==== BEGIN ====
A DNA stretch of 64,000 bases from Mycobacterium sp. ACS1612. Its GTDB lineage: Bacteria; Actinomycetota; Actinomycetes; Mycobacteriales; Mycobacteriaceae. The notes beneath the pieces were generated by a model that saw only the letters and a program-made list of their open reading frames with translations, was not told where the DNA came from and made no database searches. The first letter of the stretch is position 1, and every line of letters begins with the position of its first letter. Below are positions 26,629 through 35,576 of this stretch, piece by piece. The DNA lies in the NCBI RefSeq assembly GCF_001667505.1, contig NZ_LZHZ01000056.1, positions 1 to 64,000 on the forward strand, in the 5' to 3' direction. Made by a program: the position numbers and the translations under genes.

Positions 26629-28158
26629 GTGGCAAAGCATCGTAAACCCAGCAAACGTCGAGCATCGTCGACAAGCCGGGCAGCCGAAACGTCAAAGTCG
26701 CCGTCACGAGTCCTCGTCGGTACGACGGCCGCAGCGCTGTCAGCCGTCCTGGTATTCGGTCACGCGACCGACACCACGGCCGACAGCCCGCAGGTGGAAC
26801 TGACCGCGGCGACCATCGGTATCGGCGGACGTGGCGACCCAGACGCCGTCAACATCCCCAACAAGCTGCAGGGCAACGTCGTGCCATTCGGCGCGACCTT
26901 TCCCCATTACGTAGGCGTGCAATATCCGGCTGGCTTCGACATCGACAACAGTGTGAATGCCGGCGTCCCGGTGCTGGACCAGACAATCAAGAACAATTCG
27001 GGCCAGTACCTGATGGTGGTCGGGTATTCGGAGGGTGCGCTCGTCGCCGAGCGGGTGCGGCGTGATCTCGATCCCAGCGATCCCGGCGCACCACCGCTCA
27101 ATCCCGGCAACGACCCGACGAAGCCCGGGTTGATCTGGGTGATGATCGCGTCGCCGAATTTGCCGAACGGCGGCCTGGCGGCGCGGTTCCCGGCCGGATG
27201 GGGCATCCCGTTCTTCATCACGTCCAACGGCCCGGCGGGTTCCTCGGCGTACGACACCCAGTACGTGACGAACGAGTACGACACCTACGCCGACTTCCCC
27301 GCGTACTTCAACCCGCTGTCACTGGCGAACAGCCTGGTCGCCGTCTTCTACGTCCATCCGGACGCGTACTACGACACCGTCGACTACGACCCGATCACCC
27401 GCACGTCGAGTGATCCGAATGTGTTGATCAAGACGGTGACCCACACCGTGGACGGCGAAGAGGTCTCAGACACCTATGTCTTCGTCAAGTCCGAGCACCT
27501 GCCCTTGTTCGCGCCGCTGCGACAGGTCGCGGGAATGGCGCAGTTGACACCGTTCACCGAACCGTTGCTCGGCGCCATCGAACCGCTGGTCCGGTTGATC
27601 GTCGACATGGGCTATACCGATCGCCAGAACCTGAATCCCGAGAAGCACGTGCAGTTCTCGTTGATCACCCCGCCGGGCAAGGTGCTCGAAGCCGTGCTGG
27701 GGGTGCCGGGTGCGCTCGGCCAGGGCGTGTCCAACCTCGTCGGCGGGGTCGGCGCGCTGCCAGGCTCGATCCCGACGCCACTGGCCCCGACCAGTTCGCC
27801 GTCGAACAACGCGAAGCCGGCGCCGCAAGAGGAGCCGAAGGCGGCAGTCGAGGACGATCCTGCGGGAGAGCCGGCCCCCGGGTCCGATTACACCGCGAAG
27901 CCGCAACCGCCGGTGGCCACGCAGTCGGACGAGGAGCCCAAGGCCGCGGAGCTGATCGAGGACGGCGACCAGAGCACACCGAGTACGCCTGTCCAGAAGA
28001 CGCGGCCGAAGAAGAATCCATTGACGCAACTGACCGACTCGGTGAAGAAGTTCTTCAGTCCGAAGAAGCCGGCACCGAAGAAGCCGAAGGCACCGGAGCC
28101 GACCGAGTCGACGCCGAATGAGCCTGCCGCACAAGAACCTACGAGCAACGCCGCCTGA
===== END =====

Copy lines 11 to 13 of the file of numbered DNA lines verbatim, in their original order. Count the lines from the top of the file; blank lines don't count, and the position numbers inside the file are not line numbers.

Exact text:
27401 GCACGTCGAGTGATCCGAATGTGTTGATCAAGACGGTGACCCACACCGTGGACGGCGAAGAGGTCTCAGACACCTATGTCTTCGTCAAGTCCGAGCACCT
27501 GCCCTTGTTCGCGCCGCTGCGACAGGTCGCGGGAATGGCGCAGTTGACACCGTTCACCGAACCGTTGCTCGGCGCCATCGAACCGCTGGTCCGGTTGATC
27601 GTCGACATGGGCTATACCGATCGCCAGAACCTGAATCCCGAGAAGCACGTGCAGTTCTCGTTGATCACCCCGCCGGGCAAGGTGCTCGAAGCCGTGCTGG